Massachusetts-based Alere Inc. will pay more than $13 million to settle charges that it bribed foreign officials and committed accounting fraud to meet revenue targets, the SEC said Thursday.
Alere subsidiaries in India and Colombia “obtained or retained business” by using distributors or consultants to make improper payments to officials of government agencies or entities under government control, the SEC said.
The company also “failed to maintain adequate internal controls to prevent the payments, and the company inaccurately recorded the payments in its books and records.”
According to the SEC’s order, Alere also engaged in improper revenue recognition practices at several other subsidiaries.
A South Korean subsidiary that produces and sells diagnostic testing equipment recorded sales for products that were still being stored at warehouses or otherwise not yet delivered to the customers, the SEC said.
The SEC settled the enforcement action through an internal administrative order (pdf) and didn’t go to court.
Alere didn’t admit or deny the SEC’s findings.
It agreed to disgorge $3.3 million plus interest of about $495,00, and pay a penalty of $9.2 million.
The SEC’s order said,
Between 2011 and 2013, Alere’s foreign subsidiaries located in Colombia and India indirectly made improper offers government officials for the purpose of making sales of its products. Profits from the sales associated with the improper offers and payments totaled approximately $3.3 million.
In Colombia, improper payments of about $275,000 helped Alere win business from a government-linked customer.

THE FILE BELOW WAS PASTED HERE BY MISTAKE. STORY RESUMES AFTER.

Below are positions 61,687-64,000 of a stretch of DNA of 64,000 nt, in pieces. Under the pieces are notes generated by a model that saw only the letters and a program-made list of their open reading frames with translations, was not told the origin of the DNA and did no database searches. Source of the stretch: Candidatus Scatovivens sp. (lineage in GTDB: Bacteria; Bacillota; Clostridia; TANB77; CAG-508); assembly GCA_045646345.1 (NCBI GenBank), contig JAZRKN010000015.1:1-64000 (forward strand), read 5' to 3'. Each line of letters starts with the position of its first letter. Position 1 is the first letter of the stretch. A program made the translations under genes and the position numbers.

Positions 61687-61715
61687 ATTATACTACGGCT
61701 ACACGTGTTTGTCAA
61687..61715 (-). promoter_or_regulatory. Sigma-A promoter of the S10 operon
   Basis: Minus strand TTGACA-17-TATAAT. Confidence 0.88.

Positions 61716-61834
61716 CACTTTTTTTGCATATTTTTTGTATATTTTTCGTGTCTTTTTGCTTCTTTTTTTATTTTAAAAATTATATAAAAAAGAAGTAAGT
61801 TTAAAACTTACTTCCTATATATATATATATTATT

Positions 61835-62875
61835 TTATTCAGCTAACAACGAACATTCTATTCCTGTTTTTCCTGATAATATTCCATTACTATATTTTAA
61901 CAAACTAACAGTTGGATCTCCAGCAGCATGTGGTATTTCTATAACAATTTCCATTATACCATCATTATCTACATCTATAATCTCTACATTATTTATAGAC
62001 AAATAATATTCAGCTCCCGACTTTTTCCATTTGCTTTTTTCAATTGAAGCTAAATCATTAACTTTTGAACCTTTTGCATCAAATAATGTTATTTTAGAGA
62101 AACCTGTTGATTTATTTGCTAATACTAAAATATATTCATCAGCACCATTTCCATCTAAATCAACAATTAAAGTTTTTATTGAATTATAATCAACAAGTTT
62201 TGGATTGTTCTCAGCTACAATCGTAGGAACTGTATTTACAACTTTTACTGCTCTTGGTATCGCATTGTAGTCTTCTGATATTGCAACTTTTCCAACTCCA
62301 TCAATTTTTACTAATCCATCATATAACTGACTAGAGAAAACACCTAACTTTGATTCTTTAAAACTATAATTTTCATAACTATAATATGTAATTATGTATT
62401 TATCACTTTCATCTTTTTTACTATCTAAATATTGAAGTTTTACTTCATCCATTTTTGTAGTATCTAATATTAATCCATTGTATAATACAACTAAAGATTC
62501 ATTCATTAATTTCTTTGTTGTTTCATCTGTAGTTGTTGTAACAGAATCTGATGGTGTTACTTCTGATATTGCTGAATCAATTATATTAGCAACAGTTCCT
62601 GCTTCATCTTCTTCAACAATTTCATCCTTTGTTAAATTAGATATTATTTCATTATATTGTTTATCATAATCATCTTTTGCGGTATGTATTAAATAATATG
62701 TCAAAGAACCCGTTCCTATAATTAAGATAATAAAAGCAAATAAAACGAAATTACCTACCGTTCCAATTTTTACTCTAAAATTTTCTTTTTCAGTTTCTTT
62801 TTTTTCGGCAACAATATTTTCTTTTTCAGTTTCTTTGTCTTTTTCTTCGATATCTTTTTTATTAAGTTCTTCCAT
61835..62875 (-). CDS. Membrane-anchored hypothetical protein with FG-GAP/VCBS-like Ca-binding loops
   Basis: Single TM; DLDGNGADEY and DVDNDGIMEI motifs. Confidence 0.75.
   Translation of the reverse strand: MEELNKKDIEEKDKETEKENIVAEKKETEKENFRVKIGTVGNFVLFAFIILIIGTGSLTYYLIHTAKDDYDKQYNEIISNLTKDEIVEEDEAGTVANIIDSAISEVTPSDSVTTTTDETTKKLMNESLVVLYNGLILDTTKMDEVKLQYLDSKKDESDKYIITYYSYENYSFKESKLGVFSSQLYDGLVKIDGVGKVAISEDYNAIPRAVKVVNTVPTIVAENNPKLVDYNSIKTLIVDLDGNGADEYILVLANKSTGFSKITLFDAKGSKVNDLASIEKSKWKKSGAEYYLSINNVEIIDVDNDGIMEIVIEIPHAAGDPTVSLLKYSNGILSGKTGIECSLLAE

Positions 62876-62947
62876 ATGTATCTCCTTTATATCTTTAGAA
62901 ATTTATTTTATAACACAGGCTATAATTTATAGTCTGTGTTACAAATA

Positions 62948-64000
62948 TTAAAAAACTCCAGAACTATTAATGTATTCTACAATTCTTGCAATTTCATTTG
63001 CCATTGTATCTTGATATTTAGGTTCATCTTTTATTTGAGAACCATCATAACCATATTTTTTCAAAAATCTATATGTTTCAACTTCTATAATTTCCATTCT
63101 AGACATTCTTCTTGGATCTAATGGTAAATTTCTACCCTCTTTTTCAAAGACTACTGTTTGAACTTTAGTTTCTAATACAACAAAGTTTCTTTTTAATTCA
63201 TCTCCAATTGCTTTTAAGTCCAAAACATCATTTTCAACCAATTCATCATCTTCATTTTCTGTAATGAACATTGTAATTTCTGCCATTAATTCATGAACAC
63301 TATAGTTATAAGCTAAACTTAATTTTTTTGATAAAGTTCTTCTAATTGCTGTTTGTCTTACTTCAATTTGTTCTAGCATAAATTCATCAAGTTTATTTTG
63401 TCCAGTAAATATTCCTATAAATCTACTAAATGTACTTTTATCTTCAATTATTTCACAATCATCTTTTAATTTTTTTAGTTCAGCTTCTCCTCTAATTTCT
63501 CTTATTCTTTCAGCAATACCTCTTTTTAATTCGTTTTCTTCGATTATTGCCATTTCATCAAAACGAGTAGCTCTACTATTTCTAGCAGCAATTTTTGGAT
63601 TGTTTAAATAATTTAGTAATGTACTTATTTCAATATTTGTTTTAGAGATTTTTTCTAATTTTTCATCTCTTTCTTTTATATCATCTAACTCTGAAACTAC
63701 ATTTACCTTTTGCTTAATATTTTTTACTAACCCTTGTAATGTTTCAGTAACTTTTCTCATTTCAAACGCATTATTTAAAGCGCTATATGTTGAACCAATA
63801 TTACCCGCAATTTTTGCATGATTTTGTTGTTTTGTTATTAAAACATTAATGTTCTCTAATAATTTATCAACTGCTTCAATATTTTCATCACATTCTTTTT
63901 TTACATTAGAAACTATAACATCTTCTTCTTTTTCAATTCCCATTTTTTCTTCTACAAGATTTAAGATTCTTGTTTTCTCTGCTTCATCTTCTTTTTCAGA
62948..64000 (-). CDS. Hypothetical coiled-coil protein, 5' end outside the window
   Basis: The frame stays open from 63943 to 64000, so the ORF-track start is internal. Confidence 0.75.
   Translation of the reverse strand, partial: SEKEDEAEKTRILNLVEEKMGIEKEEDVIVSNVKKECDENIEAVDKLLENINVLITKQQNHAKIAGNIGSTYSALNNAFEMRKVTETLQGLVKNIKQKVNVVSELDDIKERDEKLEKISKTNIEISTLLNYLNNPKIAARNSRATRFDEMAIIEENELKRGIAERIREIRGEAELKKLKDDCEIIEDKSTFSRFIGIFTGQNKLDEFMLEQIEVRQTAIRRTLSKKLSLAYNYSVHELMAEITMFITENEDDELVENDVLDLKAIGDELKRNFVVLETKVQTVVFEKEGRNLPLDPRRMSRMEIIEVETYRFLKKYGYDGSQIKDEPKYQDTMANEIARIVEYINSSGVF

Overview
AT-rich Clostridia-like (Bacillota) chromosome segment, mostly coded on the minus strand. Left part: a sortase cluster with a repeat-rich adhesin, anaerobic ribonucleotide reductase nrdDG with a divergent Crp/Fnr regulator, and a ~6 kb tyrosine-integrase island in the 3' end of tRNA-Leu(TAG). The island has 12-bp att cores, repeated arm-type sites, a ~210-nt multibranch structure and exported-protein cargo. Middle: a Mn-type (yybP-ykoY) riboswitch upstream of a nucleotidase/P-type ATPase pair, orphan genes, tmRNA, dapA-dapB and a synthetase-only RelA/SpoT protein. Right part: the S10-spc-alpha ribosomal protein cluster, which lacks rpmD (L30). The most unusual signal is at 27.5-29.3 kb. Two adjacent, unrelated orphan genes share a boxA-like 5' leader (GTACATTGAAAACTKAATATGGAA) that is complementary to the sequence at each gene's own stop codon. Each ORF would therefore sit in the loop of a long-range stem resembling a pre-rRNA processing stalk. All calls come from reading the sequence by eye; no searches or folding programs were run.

In India, the Alere unit through a distributor paid local governmental officials a four percent commission to increase orders for medical testing kits from 200,000 to 1 million units.
The SEC said,
Alere India’s Vice President of Marketing and Sales approved the four percent commission and the India Distributor proceeded to incorporate the increased commission amount into the prices for the test kits. Alere India failed to record the additional commission in its books and records.
In a company statement (pdf) Thursday, Alere said: “We have cooperated with the SEC and we are pleased to fully resolve this matter.”
The SEC subpoenaed Alere in January 2016 for records related to revenue recognition practices in Africa.
In March 2016, Alere said in an SEC filing that it received a grand jury subpoena from the DOJ for documents relating to its sales practices in Africa, Asia, and Latin America.
The DOJ subpoena was aimed at dealings with third-parties including distributors and foreign government officials “and other matters related to the U.S. Foreign Corrupt Practices Act,” Alere said then.
Thursday’s SEC release and Alere’s company statement didn’t refer to the DOJ investigation.
Alere Inc. trades on the NYSE under the symbol ALR.
Richard L. Cassin is the publisher and editor of the FCPA Blog.